March 22, 2011 at 2:14 pm #

      I’m glad something is going right, at least for now.

  5. March 22, 2011 at 1:25 pm #

    Finally, we’ve surpassed 1900 levels of craft brewers. Suck it, turn of the century beer drinkers!

    I’m pretty stupid when it comes to these matters, but did the DotCom thing last this long? Looking at the graph, it would seem to me that the craft beer thing has experienced pretty steady growth for two decades now, which doesn’t strike me as a market flaw. It seems like more of a reasonably steady… trend, I guess? I hesitate to use trend because that implies something a bit steadier, but two decades is a lot of sustained growth.

    • Don
      March 22, 2011 at 2:18 pm #

      Agreed, John. The question is how to service the growth in demand without over building so there isn’t a contraction later. This might be much adieu about nothing, but it does seem that things are changing in the industry, and my Eeore nature says the other shoe will fall eventually.

      • March 22, 2011 at 3:01 pm #

        I imagine that stronger appeals to be environmentally-friendly (from consumers as much as the government) are going to eventually take a bite out of some of these companies. There’s been such a huge push from consumers for that over the last few years. And unlike the late 80’s and early 90’s, it seems to be genuine, lasting, and not lip service this time around.

        I don’t mean to say that it’s a bad thing, by any stretch. But additional costs associated with those requests, and meeting those requests, could easily re-shape industries in very subtle ways.

        • Don
          March 22, 2011 at 3:24 pm #

          Here come the cans!

  6. johnking82
    March 22, 2011 at 1:58 pm #

    I appreciate that Arnold received a tag in this thread.

    Don, last time when I made my Vanilla Bourbon barrel Imperial Stout I used my Four Roses Oak Chips and soaked them in Makers 46….any suggestions for my upcoming batch…same Four Roses Oak Chips.

    • March 22, 2011 at 2:06 pm #

      Where do you get Four Roses oak chips?! I have oak planks I’ve been soaking in Four Roses for about two months that I’ll be dropping in my Imperial Stout soon, but you make it sound like there’s a Four Roses Oak Chip Emporium out there. Tell me it’s true!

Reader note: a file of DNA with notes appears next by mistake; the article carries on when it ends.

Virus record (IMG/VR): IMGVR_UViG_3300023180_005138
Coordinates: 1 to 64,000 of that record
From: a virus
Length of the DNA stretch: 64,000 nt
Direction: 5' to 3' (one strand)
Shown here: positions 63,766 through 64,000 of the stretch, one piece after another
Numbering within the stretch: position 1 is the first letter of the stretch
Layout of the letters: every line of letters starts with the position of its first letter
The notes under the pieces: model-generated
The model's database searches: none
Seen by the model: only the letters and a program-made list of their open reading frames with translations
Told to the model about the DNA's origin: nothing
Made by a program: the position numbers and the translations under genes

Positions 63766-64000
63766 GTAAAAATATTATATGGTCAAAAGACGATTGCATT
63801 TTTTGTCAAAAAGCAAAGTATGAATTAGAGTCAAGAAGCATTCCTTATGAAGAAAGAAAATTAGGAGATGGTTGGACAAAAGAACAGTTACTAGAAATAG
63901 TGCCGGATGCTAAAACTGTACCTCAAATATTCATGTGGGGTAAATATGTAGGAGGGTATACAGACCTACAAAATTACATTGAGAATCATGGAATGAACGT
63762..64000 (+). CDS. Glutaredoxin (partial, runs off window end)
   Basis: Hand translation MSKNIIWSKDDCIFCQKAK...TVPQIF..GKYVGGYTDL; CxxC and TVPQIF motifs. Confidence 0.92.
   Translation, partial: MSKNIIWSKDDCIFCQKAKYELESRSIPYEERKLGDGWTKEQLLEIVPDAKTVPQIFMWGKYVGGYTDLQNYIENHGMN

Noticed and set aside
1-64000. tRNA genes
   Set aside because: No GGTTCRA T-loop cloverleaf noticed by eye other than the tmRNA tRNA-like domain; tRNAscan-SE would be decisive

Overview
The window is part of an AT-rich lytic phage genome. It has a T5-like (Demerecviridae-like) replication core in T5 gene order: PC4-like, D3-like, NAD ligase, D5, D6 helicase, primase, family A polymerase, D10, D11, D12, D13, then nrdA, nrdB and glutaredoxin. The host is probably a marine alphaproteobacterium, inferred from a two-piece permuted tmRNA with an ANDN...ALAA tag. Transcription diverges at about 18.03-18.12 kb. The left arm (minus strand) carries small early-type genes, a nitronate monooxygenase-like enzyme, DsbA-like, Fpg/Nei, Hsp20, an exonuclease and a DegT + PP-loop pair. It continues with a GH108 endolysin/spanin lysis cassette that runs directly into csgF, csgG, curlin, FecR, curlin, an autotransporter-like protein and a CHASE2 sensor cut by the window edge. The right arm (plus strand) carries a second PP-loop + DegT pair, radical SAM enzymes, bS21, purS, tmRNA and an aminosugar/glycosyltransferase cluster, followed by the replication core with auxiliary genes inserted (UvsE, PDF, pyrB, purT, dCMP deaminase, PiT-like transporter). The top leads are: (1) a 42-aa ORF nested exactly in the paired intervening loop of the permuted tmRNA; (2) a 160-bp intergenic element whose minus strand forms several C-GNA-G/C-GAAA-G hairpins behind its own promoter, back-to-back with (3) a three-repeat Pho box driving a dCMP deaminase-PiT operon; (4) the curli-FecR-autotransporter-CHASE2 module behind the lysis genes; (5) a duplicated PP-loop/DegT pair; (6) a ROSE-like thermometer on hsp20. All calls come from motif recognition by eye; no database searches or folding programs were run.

• johnking82
        March 22, 2011 at 2:15 pm #

        A friend of mine owns Kelvins Cooperage here intown, he goes to my gym and we had a deal, he gave me a 4 Roses Barrels, a big bag of chips, and red wine staves from France…and I gave him the beer I produced. I am procuring another barrel (I turned my last one into a table because I can’t make 70 gallons of beer) for my wedding in April and plan to try to get some people together to brew a beer for it. I’ll try to get some more oak chips as well. The perks of living in Bourbon Country.

        I only soaked mine for a week (granted they had already been holding 4 Roses and were charred) and then threw them ni the secondary and kept them in there for a month.

    • Don
      March 22, 2011 at 2:22 pm #

      Can’t go wrong with either the Four Roses Small Batch or the Single Barrel! Both are great. The single Barrel will give you a bit more bite and kick, and the Small batch will be very flavorful and add a sweetness. Depends on what you are going for, but either way it’s hard to go wrong!

  7. March 22, 2011 at 1:58 pm #

    The problem with the .com bubble and even the housing bubble is that they were both built on unrealistic expectations and speculation. In the case of the .com boom, there really wasn’t any plan to, you know, make money. The hype was driven by a flush economy and crazy IPOs/stock prices. That isn’t really happening in the beer industry. I do have to say that the 600 new breweries in production seems to be a bit excessive, even if most of them only plan to be a local competitor, but beer has a pretty solid base to work off of.